View from the sidelines by Venkatesh Krishnamoorthy
The dictionary definition of passion is “a strong liking for or devotion to some activity, object, or concept” or “violent, intense, or overmastering emotion : depth or vehemence of feeling : a state of or capacity for emotional excitement.” Often we find this word tied up to entrepreneurship, with entrepreneurs using it to define why they are into entrepreneurship. “I am passionate about it” is the most common refrain. But passion is just beyond getting absorbed into your work. If you like something very much and start a business out of it, it is not passion.
Most entrepreneurs agree that they are opportunistic. They sight an opportunity and business proposition in an idea that they may not be passionate about. So they would start on it. They may not be passionate about the idea or the core of it. Perhaps they don’t have an involvement in the depth of the business idea. Just that they spotted the opportunity and are capable of executing well, they stay on in such a business for a period of time and exit. Some really capable ones go on finding businesses after businesses and they are the serial entrepreneurs, who wouldn’t usually stay on for not more than two to three years in a business. They get restless and move on.
Most lifestyle businesses have founders who are really passionate about what they are doing. These founders are deeply involved with the idea; for example, if someone is doing designer clothing, design is something close to their heart. Fabric is their life. Creating something out of their craft excites them. Monetary returns matter little and they survive lean periods remarkably well, not thinking in business terms but as practice of craft. This could well apply to many solo entrepreneurs who enjoy what they are doing. Passion drives them in true sense of the word.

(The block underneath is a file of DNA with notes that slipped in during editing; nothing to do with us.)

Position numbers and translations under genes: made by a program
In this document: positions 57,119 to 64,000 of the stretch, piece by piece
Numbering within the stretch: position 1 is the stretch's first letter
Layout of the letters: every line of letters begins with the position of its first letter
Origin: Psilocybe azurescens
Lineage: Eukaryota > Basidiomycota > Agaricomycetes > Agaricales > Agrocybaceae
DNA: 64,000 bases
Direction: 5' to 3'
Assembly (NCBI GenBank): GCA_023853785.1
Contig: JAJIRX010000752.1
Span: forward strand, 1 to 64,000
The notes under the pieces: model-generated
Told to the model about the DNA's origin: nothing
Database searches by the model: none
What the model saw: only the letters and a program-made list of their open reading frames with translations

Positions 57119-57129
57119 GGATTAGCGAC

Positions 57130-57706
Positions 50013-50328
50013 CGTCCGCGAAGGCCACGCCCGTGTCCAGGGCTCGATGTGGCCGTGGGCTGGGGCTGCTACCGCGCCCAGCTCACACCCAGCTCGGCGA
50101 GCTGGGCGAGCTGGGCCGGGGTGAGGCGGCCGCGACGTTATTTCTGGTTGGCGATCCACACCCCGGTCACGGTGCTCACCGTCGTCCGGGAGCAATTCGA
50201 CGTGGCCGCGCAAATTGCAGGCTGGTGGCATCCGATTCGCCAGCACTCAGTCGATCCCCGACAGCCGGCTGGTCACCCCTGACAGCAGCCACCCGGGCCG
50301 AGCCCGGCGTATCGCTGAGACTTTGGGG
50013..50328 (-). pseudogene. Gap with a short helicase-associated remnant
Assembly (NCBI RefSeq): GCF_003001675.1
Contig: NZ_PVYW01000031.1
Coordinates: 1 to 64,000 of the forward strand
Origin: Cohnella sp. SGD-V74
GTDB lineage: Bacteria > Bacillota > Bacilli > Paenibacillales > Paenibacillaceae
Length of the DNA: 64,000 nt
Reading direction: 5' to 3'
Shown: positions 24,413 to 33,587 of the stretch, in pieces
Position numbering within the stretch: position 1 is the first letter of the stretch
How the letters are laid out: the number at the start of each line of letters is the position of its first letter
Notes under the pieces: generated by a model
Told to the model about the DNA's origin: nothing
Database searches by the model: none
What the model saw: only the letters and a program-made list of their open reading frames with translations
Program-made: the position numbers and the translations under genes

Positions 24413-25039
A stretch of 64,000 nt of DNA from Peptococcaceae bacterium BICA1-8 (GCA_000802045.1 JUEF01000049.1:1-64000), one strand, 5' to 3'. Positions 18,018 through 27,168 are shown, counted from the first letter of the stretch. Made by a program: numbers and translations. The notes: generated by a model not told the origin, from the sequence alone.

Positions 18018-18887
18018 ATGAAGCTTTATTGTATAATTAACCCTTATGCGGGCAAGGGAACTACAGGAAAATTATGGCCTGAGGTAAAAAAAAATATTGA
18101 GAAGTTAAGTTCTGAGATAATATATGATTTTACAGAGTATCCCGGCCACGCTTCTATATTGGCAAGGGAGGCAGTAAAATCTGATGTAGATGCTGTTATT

Let’s now take this term “I am passionate about something” from an entrepreneur. What they actually could mean is they very much like what they are doing. But given a chance, they might as well exit. Some entrepreneurs are passionate about building an organization and that doesn’t amount to passion in their work. How passion makes a difference is what you do when your business is not doing well. The really passionate entrepreneurs find creative solutions to stay on in the business. They wouldn’t want to give up. For them, more than anything else, it’s doing their karma matters. Practicing their craft is a lifetime engagement. They overcome any hurdle on the way to build something out of nothing. This is real passion. The other kinds of passion, commonly alluded to when one talks about entrepreneurship, cannot be taken at face value.
There is another kind of passion that drives people. This well applies to social entrepreneurship. There are people who really want to make a difference to rural lives or lives of the poor. They expect perhaps nothing in return but are bent upon improving the lifestyle or livelihood of rural communities. They are more driven by a missionary zeal rather than pure-play passion. They have an activist mindset and challenge the status quo. They turn antiestablishment when the state is not in a listening mode. And the audacious and brave ones overcome any stumbling block to achieve what they intended. This is a mission accomplished, rather than passion to, say, do what they did. The very fact that hundreds of people are benefitted from their initiative drives them.
So, the next time you use the word passion, you may want to think if you are really passionate about your business or your craft or just playing it up for audience to feel good about you.